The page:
For Brazil’s Rousseff, Uprooting Corruption No Easy Task

For Brazil’s Rousseff, Uprooting Corruption No Easy Task

Brazilian President Dilma Rousseff’s Cabinet has undergone enormous change during her first year in office, with seven ministers sacked, all but one under a cloud of corruption, and at least two more teetering under corruption allegations. Many in the commentariat have been quick to laud these firings as proof of Rousseff’s diligence in fighting sleaze, and her personal approval rating is now higher than that of her two immediate predecessors at the same stage in their first terms. A complete Cabinet overhaul is rumored for the new year, when Rousseff may reorganize the coalition she inherited from her predecessor, the charismatic Luis Inácio Lula da Silva. While expectations are high, the reshuffle seems unlikely to address the underlying roots of the problem, which go far beyond the president and her willingness to clean house.

Brazil’s political system has long operated according to a dangerous compromise, whereby the president is given the tools to govern in exchange for handing out ministries and political appointments to allied parties. The proliferation of parties, ministerial-level positions and political appointments -- currently standing at 29, 39 and more than 23,000, respectively -- has allowed presidents since the mid-1990s to cobble together coalitions that regularly approach three-quarters of Congress. This permitted presidents to govern and implement the difficult constitutional reforms that were needed to drag Brazil into the new century with fiscal balance and economic stability. In exchange, though, the parties that make up the governing coalition are given a relatively free hand in running their ministerial fiefdoms.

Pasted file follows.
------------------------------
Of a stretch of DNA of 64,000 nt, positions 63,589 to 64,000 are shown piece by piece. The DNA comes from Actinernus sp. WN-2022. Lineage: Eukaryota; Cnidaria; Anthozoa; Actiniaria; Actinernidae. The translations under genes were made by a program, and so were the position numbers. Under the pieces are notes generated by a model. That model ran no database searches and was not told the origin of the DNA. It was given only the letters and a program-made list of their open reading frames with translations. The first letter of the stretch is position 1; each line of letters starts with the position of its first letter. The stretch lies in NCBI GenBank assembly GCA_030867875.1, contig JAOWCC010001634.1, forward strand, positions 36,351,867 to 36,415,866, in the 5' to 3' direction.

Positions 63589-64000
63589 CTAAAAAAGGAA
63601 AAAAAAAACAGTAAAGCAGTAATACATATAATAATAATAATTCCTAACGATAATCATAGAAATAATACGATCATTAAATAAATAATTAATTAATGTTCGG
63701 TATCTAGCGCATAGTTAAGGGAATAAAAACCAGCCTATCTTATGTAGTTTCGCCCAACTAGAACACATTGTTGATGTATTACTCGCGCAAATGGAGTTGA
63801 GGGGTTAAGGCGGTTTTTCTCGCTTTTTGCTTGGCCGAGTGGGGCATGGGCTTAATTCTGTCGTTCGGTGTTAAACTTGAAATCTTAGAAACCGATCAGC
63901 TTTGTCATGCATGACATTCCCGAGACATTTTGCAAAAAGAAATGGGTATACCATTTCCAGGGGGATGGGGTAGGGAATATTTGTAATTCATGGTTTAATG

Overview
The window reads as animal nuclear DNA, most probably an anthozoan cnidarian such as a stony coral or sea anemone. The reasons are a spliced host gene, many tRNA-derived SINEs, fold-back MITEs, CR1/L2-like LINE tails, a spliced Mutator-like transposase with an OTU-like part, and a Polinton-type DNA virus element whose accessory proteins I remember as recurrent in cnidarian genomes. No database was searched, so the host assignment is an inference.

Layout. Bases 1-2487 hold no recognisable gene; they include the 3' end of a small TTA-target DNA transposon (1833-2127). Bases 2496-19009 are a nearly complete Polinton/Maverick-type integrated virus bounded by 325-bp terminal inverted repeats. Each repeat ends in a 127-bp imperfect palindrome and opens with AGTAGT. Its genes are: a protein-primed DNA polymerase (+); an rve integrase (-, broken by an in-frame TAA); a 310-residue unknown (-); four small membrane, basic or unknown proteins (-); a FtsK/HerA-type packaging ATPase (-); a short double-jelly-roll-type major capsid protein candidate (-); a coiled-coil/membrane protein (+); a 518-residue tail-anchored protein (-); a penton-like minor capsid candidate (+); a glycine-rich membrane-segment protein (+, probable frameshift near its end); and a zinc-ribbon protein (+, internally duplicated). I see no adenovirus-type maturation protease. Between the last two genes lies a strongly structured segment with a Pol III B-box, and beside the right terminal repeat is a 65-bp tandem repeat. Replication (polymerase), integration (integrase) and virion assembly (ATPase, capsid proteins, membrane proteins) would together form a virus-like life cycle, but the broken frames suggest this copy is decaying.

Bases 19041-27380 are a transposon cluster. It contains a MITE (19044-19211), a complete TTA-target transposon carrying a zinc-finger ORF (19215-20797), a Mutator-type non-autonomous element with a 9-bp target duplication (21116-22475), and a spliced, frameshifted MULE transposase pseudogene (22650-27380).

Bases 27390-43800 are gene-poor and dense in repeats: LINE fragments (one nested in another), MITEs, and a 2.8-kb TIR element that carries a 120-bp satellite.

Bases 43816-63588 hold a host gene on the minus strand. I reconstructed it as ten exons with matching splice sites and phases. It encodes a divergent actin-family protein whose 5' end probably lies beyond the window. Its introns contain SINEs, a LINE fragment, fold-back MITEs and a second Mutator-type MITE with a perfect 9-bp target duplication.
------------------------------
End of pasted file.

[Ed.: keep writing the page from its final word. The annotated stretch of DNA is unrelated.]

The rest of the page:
Many of Rousseff’s allies, including Lula himself, claim that most corruption serves electoral purposes, aimed primarily at financing the costly campaigns needed to compete in Brazil's expensive elections. But whatever one's take on the dubious ethics of this claim, it overlooks the many instances of serious wrongdoing that involve procurement kickbacks, abuse of office and mysteriously ballooning personal wealth. The alleged sins of the ministers let go in 2011, for example, include hiring domestic help at public expense, drawing two public salaries simultaneously, obtaining kickbacks from NGOs hired to provide training programs, effecting fraudulent budget transfers, forging documents used in public bidding, intimidating low-level civil servants and cultivating inappropriate ties to local businessmen and their private jets.

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